John Fowler writes about the draft legislation on reform of provision for children and young people with special educational needs.
Although other government departments regularly publish draft legislation, it is rare for the Department for Education (DfE). When it has happened, it has only been a few clauses — as with recent examples of draft legislation on apprenticeships and provision for children in care. The draft legislation on special educational needs (SEN) provision, sets out the Government’s thinking on how it wants to meet the needs of children with SEN and disability in future.
Children and Families Bill
The Queen’s Speech in May 2012 announced the Government’s intention to introduce a Children and Families Bill during this session of Parliament. The draft SEN clauses will form part of this Bill, which will focus on the wider responsibilities for children of the DfE, local authorities and schools. Other issues expected to be covered include reforms to the law on adoption, family courts and the Children’s Commissioner.
Unlike with other recent schools legislation, the Government has set a leisurely pace for this Bill. It is expected that it will be published in early 2013, and its consideration will continue into the next session of Parliament with debate going on until late 2013.
The draft legislation builds on the existing SEN legislation (which will no longer apply to England) to include the objectives in the Green Paper, Support and Aspiration: A New Approach to Special Educational Needs and Disability, of bringing together the separate arrangements for children in schools and young people in post-16 institutions, and replacing the statement of SEN with an integrated education, health and care (EHC) plan. The draft legislation also removes the separate treatment of maintained schools and academies.
Special educational provision
While the current definition is retained for children for whom special educational provision must be made, it is extended to include young persons under the age of 25 attending college.
Role of local authority
A local authority must use its powers to identify all children and young people in its area who have, or may have, SEN and is “responsible” for them when they have been identified or brought to the authority’s attention.
A local authority must work with health and social care services to ensure the integration of special educational provision where this promotes the well-being of children with SEN and improves the quality of provision for them. In particular, the local authority must work with its local clinical commissioning groups to secure integrated provision for children and young people with SEN. This is known as “EHC provision”: education, health and care provision for children and young people requiring special educational provision.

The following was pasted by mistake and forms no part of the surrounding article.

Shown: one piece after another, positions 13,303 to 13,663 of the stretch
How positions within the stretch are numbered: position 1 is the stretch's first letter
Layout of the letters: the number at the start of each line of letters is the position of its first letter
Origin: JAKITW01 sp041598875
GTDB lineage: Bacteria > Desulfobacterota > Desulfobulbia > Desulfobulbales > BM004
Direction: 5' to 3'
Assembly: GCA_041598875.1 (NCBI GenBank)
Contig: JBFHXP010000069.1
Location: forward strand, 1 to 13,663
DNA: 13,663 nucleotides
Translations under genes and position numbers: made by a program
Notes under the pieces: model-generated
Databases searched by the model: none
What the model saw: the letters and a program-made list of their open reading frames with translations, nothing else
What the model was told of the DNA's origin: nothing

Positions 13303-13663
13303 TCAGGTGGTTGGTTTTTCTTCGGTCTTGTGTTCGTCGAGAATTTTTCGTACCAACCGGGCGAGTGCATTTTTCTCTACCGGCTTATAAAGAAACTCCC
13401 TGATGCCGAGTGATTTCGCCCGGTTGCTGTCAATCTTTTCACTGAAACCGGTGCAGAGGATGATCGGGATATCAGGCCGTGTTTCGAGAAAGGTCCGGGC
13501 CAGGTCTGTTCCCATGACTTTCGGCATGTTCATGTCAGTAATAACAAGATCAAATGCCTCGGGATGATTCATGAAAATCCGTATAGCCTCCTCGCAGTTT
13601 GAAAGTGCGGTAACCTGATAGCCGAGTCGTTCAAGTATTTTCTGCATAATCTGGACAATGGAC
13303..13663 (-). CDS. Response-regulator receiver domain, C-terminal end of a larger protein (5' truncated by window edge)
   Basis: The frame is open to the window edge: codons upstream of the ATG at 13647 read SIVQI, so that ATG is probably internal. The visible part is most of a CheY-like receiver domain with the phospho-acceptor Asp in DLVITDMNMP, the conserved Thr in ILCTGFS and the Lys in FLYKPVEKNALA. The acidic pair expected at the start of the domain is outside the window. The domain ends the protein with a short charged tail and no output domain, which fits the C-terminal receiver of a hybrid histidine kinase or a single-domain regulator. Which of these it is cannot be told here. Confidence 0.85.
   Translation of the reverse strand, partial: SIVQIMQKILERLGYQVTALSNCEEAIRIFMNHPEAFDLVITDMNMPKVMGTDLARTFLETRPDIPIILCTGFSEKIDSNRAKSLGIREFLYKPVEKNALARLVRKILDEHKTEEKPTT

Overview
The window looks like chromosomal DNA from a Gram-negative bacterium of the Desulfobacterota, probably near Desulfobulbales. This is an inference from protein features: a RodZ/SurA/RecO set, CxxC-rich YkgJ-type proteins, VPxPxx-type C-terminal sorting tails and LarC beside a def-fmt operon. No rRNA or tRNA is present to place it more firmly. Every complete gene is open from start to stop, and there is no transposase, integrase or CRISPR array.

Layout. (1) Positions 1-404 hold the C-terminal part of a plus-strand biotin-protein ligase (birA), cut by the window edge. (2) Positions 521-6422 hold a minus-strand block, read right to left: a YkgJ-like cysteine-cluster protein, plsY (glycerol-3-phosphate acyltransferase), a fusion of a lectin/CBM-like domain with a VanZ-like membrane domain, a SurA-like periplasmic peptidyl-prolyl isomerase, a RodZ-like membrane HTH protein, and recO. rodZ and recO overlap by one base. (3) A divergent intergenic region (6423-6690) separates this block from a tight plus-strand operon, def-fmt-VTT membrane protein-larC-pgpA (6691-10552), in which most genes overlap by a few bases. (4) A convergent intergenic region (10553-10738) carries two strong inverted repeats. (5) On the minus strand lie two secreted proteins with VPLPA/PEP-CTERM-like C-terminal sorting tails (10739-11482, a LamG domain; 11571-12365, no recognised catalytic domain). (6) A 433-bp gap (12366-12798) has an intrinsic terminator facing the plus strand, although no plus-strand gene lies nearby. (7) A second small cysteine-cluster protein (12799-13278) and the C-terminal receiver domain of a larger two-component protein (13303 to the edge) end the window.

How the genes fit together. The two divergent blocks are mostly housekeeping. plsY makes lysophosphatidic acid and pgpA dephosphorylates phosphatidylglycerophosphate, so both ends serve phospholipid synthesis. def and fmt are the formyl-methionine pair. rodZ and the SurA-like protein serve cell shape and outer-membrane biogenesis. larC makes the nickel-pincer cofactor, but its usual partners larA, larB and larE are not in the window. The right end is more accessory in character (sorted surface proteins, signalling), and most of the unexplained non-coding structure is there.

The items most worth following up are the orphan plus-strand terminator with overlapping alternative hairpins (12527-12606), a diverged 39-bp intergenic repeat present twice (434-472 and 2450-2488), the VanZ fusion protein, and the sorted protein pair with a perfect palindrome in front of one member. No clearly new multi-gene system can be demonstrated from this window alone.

A local authority must keep under review the local special educational provision and consider the extent that it is meeting the needs of the children and young people for whom it is responsible. The local authority must work with schools and other education providers to keep this provision under review.
In carrying out these and other functions, the local authority must co-operate with a range of local partners including maintained schools and academies, and they must co-operate with the local authority.
A local authority must publish a “local offer” of services it expects to be available for children and young people with SEN. The offer must include EHC provision, other education and training, and travel support. As at present, the local authority can secure provision outside a school or college, outside England and Wales.
The draft clauses on the EHC plan are based on the current legislation for statements of SEN. Where the local authority believes that a young person’s needs are such that provision may need to be set out in a plan, then the local authority must secure an EHC needs assessment and, if required by the assessment, specify the provision needed by the child or young person in an EHC plan.
The current rights of parents to be informed about the process and be involved in the assessment are retained, although the draft legislation removes the current parental right to ask for an assessment to which the local authority must respond. Plans only have to “specify” and not “set out” provision.
The local authority, as at present, must secure provision in a mainstream institution unless this is incompatible with the wishes of the parents or the provision of efficient education for others. Also, the local authority remains responsible for securing the educational provision, but there is no equivalent duty on social care and health providers to comply with requirements in the plan. Maintained schools and academies named in EHC plans have a duty to admit.
There is currently a pilot being undertaken, but the draft legislation will extend personal budgets to all who have an EHC plan. When asked by the parent or young person, the local authority must make available a personal budget to allow the parent or young person to be involved in securing provision.
Parents wanting to appeal against a plan will first have to take part in mediation before appealing to the First-tier Tribunal. There are new voluntary arrangements for resolving disputes between local authorities, schools and colleges, and parents. Provision is made for children themselves to make appeals to the tribunal.
Duties on schools and colleges
Institutions must use their “best endeavours” to secure special educational provision for children who have SEN. Schools, but not further education (FE) colleges, must appoint a SEN co-ordinator. Parents must be informed if special educational provision is being made for their child. Schools must prepare a SEN information report.
Code of practice
The Secretary of State must continue to issue a Code of Practice which will be extended to cover FE institutions. Parliamentary scrutiny of the code is removed.